While exceptions come immediately to mind (and often have been published on this blog), many people who are ill and deeply involved with the healthcare system are not able to participate in improvement efforts. Also, people who are strapped economically or shy socially are less likely to step forward. Canfield is concerned that “those who most need their voices heard within the system seem least likely to gain entry.” She offers the (aforementioned) Patient Advisors Network as an organization that helps empower those who might not be able to participate without the support of a group. The same can be said for SPM, though its goals and work are somewhat different from PAN.
Regardless of how one feels about the current make up of the patient engagement community or state of movement toward greater involvement in improving the healthcare system, there is likely to be material of interest and value in this issue of Healthcare Quarterly.
Hi Susan, Thank you so much for calling attention to my article in Longwoods Healthcare Quarterly. You will be interested that this is a journal widely read by provider senior management and healthcare policy leaders. So drawing patients’ attention to this open access special edition on patient engagement is great!
To clarify, patient activists are not motivated most often by care failure. It’s usually inconsistent care: some great, some not so great. As I say in the article, “Some of us wish to ensure that a particular care failure never happens to another person. Others want to encourage others to know just how good care can be.” The problem of limited diversity, representative of all patients, arises rather because the terms of participation are so narrow. In Canada at least, collaboration often assumes we can or want to join as quasi-staff members. That pretty well eliminates people who are employed, have caregiving responsibilities, live far from healthcare institutions or are otherwise unprepared for or uninterested in technology-dependent office work.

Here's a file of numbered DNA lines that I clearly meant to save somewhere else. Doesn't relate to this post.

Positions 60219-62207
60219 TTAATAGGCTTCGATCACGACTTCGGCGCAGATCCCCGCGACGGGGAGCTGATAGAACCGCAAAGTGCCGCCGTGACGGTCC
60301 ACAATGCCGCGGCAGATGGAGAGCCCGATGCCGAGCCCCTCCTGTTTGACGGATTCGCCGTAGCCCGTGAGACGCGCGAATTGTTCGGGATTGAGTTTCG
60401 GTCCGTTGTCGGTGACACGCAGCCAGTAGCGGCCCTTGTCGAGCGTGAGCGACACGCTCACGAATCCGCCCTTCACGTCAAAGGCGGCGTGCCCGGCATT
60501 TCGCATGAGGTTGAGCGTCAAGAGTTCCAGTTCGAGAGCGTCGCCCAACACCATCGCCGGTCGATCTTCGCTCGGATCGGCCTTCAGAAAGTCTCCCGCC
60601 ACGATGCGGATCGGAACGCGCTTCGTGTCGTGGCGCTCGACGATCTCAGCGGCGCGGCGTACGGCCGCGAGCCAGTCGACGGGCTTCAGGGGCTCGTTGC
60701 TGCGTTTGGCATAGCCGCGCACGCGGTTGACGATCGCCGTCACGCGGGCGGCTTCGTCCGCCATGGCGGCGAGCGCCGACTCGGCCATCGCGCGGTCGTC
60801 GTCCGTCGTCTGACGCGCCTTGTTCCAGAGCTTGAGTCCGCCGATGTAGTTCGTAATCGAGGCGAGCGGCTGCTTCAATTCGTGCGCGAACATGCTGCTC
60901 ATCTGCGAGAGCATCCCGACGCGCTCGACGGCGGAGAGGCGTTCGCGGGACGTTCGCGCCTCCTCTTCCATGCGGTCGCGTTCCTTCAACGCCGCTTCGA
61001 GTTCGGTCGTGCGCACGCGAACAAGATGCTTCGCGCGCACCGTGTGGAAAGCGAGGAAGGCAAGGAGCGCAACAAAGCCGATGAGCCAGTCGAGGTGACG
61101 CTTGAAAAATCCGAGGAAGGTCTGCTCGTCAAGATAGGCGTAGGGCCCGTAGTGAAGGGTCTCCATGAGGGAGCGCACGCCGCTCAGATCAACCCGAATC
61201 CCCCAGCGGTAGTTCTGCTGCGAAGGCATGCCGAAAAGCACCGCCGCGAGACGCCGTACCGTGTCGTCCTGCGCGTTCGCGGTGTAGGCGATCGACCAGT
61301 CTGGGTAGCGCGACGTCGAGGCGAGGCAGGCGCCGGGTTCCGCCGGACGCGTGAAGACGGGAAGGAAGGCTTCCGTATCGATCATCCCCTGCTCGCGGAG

As elsewhere in the world, true transformation of healthcare will happen when medical and social care systems meet people as partners where they are and welcome the wisdom of the lived experience in the context of both individual health and a healthy community. Not only will care efficiency and outcomes improve, but professionally rewarding experiences for clinicians and managers will be an immediate bonus.
Best wishes to you and all SPMers in your fabulous work.
Carolyn, thank you for your thoughtful comment and **your** fabulous work. Your observations about the opportunities and barriers people face as they become more engaged in healthcare expand my thinking. I hope they prompt further discussion on this blog and elsewhere. Already, I’ve discovered rich, new connections in Canada. Thanks again for expanding my horizons.